In September, Dingell requested EPA documents on Superfund sites but the agency withheld the documents on the advice of the Justice Department. Dingell then subpoenaed Gorsuch to appear before investigators with the requested documents; she refused. After a second attempt to subpoena her, President Reagan, Ronald [p]Reagan, Ronald;and Environmental Protection Agency[Environmental Protection Agency] Reagan intervened on November 30 and told her not to comply with the request. On December 16, the U.S. House of Representatives voted 259-105 in favor of a contempt of Congress citation against Gorsuch, but the Justice Department, also led by Reagan appointees, refused to prosecute.

In early 1983, the House voted 413-0 in favor of a contempt of Congress citation against Lavelle for refusing to appear before a House investigatory committee. She was fired by Reagan, was later acquitted of the contempt charge, and was convicted of perjury in a separate trial on December 1. She served three months of a six-month sentence.

On March 9, 1983, Gorsuch resigned as EPA director, adding in her announcement that congressional investigators now had ready access to the documents they had been seeking since the summer of 1982. She later would claim that her time with the EPA had been hampered by the agency’s lack of management skills and outdated priorities. At the same time, her colleagues charged that she had in turn delayed energy development decisions by demanding direct control over all decision making processes rather than leaving them to be made at the state and regional level. They went on to say that Gorsuch had made herself inaccessible to the EPA’s regular staff and had barricaded herself with a wall of assistants with connections to Secretary of the Interior James Watt, the Adolph Coors Company, and the Reagan campaign, all with limited to no experience with environmental issues.

Lavelle was involved in later criminal investigations and convicted in 2004 of one count of wire fraud and two counts of making misleading statements to FBI investigators. She served time in prison for this conviction as well. Gorsuch was appointed by Reagan to head the National Advisory Committee on Oceans and the Atmosphere, but she turned down the appointment. She wrote Are You Tough Enough? (1986) and then returned to law practice. In 2004, she died from cancer.

Impact

Gorsuch was replaced by William Ruckelshaus, who had served as the EPA’s first director. The National Resources Defense Council sued the EPA in 1983 for violations related to secret meetings and collusion with industry leaders. The EPA agreed to end the practice of secret negotiations and private deal-making. The new regulations forbid the EPA from allowing industry negotiations to affect its decisions whenever it evaluates or registers high-risk pesticides.

Ruckelshaus, as interim director, established the EPA’s so-called fishbowl policy, providing public participation in policy-making activities, and created a recusal policy to avoid conflicts of interest caused by his association with the timber company Weyerhaeuser and with Monsanto, among others. His appointment calendar was made public each week, as were those of other key EPA officials.

In an interview with the EPA History Office, Ruckelshaus observed that the Reagan administration’s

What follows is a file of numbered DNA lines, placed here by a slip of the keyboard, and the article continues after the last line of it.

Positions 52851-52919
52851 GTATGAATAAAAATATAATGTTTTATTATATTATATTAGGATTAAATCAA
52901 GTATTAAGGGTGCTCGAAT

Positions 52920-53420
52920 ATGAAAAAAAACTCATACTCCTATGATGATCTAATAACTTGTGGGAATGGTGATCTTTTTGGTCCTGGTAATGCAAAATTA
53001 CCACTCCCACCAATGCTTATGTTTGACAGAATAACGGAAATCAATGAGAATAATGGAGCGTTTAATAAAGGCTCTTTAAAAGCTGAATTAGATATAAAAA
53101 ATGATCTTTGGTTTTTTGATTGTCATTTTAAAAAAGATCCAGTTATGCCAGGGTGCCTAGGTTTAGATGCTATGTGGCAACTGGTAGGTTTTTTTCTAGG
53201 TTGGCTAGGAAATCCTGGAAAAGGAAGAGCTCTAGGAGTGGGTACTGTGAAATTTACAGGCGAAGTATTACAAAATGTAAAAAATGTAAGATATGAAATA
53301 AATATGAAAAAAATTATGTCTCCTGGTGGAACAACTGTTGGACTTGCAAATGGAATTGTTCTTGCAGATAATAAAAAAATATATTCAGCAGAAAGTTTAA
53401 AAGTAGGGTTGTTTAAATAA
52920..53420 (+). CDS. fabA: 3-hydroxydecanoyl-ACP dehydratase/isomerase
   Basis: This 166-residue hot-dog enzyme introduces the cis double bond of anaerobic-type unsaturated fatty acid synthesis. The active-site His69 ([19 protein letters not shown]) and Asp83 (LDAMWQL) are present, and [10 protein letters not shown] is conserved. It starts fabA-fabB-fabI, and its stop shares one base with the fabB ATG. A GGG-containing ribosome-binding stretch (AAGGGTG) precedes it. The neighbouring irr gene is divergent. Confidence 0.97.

avowed purpose of lessening the impact of regulation on society really had the opposite effect, at least with respect to the environment. To the extent it acted at all, Congress increased the degree of regulation, imposing new restrictions on flexibility and on the administration of the states.

In the years after Gorsuch’s tenure with the EPA, Congress passed prescriptive environmental legislation, believing that loosely worded amendments would be abused by administrations for whom the environment was not a priority. The acts included an amendment to the Hazardous and Solid Waste Act Hazardous and Solid Waste Act of 1984 (1984), amendments to the Safe Drinking Water Act of 1986 Safe Drinking Water Act (1986), amendments and reauthorization of the Superfund Act of 1986 Superfund Act (1986), and the Water Quality Act of 1987 Water Quality Act (1987). Comprehensive Environmental Response, Compensation, and Liability Act of 1980 Environmental Protection Agency Gorsuch, Anne Dingell, John Lavelle, Rita

Further Reading
  • citation-type="booksimple"

    xlink:type="simple">Collin, Robert W. The Environmental Protection Agency: Cleaning Up America’s Act. Westport, Conn.: Greenwood Press, 2006. This book documents the history of the Environmental Protection Agency and reviews some of its most notable cases. Includes a detailed biography of Gorsuch and her brief tenure at the EPA.
  • citation-type="booksimple"

    xlink:type="simple">Davis, Devra Lee. When Smoke Ran Like Water: Tales of Environmental Deception and the Battle Against Pollution. New York: Basic Books, 2004. Includes discussion of Gorsuch’s tenure with the EPA and the Reagan administration’s approach to pollution in historical context.
  • citation-type="booksimple"

    xlink:type="simple">Johnson, Haynes. Sleepwalking Through History: America in the Reagan Years. New York: W. W. Norton, 1991. Coverage of the multiple scandals that arose during the Reagan administration. Gorsuch is mentioned in passing.
  • citation-type="booksimple"

    xlink:type="simple">Nakamura, Robert T., and Thomas W. Church. Taming Regulation: Superfund and the Challenge of Regulatory Reform. Washington, D.C.: Brookings Institution Press, 2003. Discusses administrative reform in the Superfund program and deals primarily with the aftermath of the scandal involving Rita Lavelle.